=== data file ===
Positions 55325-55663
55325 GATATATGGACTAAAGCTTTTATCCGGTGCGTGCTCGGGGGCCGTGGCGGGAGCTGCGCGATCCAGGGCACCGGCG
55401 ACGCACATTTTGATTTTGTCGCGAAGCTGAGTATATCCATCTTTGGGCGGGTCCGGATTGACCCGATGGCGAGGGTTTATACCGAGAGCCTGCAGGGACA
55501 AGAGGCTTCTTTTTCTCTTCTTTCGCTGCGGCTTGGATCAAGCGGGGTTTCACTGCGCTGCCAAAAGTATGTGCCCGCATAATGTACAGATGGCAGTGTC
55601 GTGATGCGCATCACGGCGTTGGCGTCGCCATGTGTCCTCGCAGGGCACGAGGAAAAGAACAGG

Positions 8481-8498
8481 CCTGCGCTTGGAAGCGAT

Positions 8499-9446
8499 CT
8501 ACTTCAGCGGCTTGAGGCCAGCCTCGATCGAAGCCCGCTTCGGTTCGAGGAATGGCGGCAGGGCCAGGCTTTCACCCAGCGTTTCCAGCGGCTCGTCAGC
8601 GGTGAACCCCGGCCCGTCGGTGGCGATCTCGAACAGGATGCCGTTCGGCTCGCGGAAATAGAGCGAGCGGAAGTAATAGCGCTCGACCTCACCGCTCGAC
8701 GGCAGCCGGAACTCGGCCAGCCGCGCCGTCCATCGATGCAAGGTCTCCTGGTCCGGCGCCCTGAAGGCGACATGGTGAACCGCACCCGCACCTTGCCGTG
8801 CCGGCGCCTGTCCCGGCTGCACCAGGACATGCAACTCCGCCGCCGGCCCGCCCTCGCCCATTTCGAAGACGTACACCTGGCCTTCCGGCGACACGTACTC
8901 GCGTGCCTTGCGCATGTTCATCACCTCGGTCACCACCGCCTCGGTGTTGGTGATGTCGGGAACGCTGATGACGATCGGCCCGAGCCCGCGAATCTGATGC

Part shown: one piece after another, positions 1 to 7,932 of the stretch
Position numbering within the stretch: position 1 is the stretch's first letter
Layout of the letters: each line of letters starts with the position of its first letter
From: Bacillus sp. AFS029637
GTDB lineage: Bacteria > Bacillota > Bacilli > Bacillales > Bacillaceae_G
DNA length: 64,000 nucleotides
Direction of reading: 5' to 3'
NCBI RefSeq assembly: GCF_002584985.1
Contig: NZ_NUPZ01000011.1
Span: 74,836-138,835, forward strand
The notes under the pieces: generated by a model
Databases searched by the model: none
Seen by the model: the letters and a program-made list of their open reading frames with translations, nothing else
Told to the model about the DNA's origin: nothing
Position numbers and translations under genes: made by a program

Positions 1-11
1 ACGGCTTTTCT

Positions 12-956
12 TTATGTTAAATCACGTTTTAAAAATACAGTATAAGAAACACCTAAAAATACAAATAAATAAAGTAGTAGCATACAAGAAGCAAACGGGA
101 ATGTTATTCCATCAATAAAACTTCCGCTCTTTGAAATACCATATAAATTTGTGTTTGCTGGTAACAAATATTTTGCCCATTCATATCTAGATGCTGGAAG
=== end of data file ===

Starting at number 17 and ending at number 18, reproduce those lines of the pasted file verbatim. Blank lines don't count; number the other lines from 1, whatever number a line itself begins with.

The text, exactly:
Layout of the letters: each line of letters starts with the position of its first letter
From: Bacillus sp. AFS029637